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I have been in telecommunications for over 10 years, and with experience I can say that nothing has changed this field more than the internet. Today, voice over internet protocol or VoIP is the most talked about subject among my customers and the salespeople selling telecommunications services. As a consultant I am often asked by business owners, "Should I go voice over IP?" For my customers asking this question let me briefly and in layman's terms answer this here and now. Maybe. There are certain aspects of VoIP that are very attractive depending on the client I am consulting with. Let me give you a few things to ponder about your own business to decide if VoIP might be a savvy strategy for your company or a waste of money. First of all what does the typical VoIP plan look like? Most of the VoIP companies are going to charge you a per phone monthly cost of between $20 and $50 per month. Inside of that cost is usually bundled all your features and long distance. You still need to purchase the VoIP handset which can range from $80 to $700 with the average phone being $250 one time charge. On top of that you need an internet service provider for your phones to work--DSL, Cable, internet T1, etc. Add up all the costs to go VoIP. You will quickly figure out that only in certain cases does VoIP truly make sense. What are those scenarios? Let me share with you a few of the most common questions I ask to determine if VoIP will benefit you: 1. Do you have multiple locations? Many of my larger customers that have multiple locations enjoy VoIP solutions because with VoIP you can connect all your offices as if they are on one network. For example, my company, Telcom National, has offices in different parts of Utah, Arizona, as well as Colorado. In the past we communicated by calling each other's desk phones and paid for long distance charges for those calls. Today, with VoIP, we are all extensions on the same network as if we are all in the same office! I am extension 101 in Arizona, for example, and one of my remote workers is extension 103 in Montana. We can communicate with each other by dialing each other's extensions or even hitting intercom. This gives our company a sense of unity where before we felt separated all on separate systems. 2. Do you make a lot of long distance? Long distance has gotten so cheap. I can get most of my customers long distance plans as low as one cent per minute and sometimes less, but I do have customers that still spend quite a bit on long distance. With these heavy users we may consider going VoIP because with most VoIP plans long distance is absolutely free. I have had customers go from spending thousands of dollars a month to a few hundred just by switching to a good VoIP plan. The truth is, though, most customers do not make enough long distance to warrant going VoIP for long distance alone.

3. Are you in multiple markets or do you want to be? One of the neatest things about VoIP is how you can deliver phone numbers from many markets on one circuit. Let me give you an example. I have a customer who has one location but wants a national presence. Out of this one location with only 12 VoIP phones, they have phone numbers ringing in their office from every country in the United States as well as from many parts of the world. On VoIP this is very simple and costs next to nothing so this can be a huge benefit. You might have many market expansion lines that you pay the phone company for monthly--these cost next to nothing on VoIP so this can be a huge cost savings for you. 4. Do you have many mobile workers? Most of our company's workforce is mobile meaning our employees are rarely in the office. The nice part about VoIP is being able to go mobile from either a laptop client (software built into your laptop that imitates your desk phone at work), or having a VoIP phone at home or your remote office. In any of these situations you are still able to make calls from your desk phone despite not being in the office. For me personally, this is a great benefit. If I am in California visiting my American Red Cross customer, as long as I have an internet connection I can still make and take my calls as if I was on my desk phone at the office. My voice mails go to my emails as well! I absolutely love the flexibility that VoIP provides me. These above reasons are the TOP reasons to consider VoIP today, but I have run into many other reasons to go VoIP that I thought you might find interesting as well as comical: 1. To get away from the phone company. I have actually had customers that wanted to ditch their carrier so badly they went to VoIP despite not needing it, in my professional opinion. 2. To get lines when everyone else told them they couldn't. I can not tell you how many customers have tried to get a pack of 20 lines from the phone company only to be told "there are no facilities". In some cases the phone company has been able to rectify their facilities issues but in other cases my customers can wait months to get a phone. I have earned many VoIP customers "on accident" because of this reason alone. 3. Because VoIP is cool. I have had so many customers order VoIP from me even after I have told them, "I do not think you should go VoIP...there is no reason". The most common response from these customers has been, "Yes, but it is so cool". I think this is a foolish reason to go VoIP but I would never stop a customer from trying to look cool, right? I have to admit, VoIP does some pretty cool stuff, but you still want to treat going to VoIP like any other decision and look at your Return on Investment (ROI). After I wrote such an article you can probably assume I am a big proponent of VoIP and really believe it is the way to go for many businesses. If you believe that you would be completely wrong. Less than 5% of my sales are VoIP, and there are many reasons for this. The biggest reason is most people do not fit the above characteristics to warrant going to VoIP. And even if they do I still do not feel VoIP is always the best choice. I am convinced that the safest and most reliable way to make a call is NOT over the internet, yet with true voice over IP that is what we are relying on...calls being made over the internet. The public internet is a horrible entity to rely on, and most companies can not afford redundant circuits to make VoIP more reliable (in some cases we can have a back up if the internet fails so calls can still be made).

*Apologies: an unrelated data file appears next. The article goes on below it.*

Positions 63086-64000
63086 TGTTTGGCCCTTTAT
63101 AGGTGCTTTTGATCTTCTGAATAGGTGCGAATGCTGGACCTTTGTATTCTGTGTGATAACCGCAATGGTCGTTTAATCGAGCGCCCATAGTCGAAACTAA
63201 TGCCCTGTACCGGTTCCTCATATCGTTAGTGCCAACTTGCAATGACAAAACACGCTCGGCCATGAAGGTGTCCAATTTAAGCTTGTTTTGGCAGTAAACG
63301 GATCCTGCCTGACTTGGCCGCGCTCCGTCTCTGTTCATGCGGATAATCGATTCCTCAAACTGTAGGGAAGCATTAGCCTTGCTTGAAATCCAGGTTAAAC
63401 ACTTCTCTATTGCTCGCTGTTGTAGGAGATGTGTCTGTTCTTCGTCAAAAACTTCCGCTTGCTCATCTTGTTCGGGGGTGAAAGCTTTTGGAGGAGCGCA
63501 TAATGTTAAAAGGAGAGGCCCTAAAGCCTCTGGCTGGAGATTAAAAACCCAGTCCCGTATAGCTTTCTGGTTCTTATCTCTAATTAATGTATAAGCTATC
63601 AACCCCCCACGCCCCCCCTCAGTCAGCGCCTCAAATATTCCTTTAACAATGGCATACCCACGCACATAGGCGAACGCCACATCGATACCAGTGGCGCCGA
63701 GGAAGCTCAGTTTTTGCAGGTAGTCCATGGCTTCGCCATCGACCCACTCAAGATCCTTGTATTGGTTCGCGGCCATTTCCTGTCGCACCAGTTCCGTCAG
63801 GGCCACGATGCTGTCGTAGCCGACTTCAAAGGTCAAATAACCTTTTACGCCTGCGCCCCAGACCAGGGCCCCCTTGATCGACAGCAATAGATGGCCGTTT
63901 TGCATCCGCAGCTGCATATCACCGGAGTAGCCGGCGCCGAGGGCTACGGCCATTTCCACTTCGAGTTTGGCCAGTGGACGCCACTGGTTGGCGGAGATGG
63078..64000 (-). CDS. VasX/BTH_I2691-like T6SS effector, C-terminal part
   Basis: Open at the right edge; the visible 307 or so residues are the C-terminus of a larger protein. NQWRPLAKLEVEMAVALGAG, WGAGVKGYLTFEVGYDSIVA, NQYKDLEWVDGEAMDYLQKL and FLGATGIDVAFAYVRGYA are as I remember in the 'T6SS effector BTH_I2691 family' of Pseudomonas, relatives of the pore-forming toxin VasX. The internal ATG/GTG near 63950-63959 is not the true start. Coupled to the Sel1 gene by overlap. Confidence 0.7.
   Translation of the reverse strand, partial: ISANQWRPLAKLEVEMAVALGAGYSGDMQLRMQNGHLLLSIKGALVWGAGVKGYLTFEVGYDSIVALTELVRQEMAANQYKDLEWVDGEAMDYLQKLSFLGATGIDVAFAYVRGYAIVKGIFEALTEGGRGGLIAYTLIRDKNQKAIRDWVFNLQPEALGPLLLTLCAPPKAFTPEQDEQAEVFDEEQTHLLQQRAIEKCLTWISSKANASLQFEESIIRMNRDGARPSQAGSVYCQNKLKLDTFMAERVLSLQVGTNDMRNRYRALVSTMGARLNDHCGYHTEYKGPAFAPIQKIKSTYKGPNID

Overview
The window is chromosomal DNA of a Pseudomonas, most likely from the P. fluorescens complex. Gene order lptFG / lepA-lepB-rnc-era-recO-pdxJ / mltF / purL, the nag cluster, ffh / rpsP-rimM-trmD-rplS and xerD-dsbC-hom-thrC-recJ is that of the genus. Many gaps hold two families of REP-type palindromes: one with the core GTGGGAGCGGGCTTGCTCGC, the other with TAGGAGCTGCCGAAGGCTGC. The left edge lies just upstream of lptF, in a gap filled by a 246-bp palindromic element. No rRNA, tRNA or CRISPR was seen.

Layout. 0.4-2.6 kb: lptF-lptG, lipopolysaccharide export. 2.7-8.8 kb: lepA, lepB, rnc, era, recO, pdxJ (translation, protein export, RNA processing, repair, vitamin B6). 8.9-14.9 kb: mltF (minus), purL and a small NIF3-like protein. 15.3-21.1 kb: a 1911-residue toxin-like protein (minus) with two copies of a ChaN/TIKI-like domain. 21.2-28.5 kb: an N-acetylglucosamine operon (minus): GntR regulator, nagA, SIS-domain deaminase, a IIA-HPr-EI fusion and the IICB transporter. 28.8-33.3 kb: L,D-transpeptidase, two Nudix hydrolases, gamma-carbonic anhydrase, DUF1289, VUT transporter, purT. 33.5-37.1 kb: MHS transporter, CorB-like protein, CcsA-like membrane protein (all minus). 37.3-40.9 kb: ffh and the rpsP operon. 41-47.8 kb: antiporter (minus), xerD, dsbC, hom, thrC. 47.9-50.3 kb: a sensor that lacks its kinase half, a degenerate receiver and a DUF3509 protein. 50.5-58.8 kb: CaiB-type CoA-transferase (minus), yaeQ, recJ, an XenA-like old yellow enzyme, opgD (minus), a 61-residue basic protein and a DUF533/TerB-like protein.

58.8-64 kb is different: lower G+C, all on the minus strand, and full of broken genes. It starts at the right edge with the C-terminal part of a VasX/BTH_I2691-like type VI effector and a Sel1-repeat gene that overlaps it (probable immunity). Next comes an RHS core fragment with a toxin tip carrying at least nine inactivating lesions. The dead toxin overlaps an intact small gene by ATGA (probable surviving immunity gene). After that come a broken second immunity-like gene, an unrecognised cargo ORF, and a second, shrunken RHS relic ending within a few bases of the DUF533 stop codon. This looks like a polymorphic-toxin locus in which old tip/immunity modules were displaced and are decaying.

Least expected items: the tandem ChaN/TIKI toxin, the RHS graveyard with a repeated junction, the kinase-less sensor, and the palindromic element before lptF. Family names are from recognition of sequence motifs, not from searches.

So as a consultant in the telecommunications field I feel it is my job to steer most of my customers away from VoIP because of its unreliability and sometimes because of the cost. If you are looking into going VoIP or wondering what all the hype with VoIP is, I hope that my brief article helped you clarify that a little.